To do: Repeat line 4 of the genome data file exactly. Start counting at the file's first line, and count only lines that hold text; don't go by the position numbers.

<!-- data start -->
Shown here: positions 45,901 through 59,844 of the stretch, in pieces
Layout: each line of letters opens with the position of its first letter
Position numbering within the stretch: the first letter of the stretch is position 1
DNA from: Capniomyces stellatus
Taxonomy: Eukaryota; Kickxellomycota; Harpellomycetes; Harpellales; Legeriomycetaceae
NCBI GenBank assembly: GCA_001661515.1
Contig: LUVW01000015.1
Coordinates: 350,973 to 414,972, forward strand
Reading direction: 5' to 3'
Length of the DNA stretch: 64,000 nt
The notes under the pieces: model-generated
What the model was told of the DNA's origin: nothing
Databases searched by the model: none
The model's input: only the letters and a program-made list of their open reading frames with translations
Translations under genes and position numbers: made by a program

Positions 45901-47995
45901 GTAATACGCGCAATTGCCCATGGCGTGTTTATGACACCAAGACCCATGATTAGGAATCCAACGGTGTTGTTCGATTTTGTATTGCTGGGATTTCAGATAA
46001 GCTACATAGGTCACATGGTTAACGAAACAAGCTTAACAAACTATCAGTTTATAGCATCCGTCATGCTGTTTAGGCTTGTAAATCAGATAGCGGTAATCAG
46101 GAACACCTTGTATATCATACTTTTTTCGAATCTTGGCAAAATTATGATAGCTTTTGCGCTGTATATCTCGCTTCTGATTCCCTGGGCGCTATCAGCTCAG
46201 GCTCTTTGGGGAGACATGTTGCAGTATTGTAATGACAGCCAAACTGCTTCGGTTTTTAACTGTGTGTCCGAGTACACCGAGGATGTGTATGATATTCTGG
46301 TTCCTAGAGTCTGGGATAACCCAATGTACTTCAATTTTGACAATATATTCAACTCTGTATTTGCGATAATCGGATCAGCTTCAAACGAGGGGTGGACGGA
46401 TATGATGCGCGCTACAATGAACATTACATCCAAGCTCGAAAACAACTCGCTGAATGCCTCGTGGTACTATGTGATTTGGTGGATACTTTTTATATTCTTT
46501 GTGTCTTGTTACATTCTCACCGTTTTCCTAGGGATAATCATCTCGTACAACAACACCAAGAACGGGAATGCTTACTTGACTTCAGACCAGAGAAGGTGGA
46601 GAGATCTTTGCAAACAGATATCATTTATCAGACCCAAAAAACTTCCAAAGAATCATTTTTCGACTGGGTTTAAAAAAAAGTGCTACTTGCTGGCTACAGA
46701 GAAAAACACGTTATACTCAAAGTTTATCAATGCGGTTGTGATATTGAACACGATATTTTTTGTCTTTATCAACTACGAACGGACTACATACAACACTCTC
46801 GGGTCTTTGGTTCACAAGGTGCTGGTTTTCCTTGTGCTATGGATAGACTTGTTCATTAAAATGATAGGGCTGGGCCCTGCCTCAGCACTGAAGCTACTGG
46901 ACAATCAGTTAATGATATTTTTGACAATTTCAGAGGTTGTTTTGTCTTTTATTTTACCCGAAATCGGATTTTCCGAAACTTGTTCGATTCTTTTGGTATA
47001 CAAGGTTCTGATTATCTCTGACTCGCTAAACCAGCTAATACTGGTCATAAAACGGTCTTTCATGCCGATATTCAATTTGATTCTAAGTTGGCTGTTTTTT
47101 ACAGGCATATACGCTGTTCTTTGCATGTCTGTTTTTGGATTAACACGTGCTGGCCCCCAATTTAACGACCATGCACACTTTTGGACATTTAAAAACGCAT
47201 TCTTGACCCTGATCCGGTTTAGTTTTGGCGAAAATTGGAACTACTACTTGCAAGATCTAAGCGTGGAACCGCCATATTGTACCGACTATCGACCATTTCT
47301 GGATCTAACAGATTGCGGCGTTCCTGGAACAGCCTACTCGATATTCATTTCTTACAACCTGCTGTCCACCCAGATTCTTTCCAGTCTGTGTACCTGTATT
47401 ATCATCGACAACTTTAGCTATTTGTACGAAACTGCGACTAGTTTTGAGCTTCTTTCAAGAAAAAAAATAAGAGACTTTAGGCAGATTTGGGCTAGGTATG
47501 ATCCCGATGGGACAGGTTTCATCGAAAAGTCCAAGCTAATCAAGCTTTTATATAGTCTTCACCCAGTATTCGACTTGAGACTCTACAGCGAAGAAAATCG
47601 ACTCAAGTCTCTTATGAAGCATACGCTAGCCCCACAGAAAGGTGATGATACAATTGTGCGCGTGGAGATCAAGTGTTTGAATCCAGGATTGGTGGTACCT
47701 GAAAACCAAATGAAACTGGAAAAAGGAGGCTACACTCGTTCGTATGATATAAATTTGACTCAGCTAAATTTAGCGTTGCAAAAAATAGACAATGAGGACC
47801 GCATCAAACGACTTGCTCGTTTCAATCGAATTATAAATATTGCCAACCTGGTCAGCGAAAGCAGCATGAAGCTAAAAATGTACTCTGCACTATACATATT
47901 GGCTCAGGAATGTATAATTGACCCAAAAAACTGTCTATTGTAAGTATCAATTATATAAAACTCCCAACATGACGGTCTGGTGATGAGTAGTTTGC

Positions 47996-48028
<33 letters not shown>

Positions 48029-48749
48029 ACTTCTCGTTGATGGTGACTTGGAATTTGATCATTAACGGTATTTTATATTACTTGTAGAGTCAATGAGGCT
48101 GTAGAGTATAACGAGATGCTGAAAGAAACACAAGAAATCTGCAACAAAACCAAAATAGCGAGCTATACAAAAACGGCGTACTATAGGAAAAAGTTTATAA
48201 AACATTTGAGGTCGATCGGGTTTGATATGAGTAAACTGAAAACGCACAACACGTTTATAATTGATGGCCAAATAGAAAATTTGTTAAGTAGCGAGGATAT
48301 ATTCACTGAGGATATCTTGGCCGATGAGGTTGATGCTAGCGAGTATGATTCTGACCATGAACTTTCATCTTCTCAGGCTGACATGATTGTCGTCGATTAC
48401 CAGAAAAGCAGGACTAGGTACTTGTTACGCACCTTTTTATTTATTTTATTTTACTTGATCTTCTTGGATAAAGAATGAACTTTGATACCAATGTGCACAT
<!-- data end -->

DNA from: Capniomyces stellatus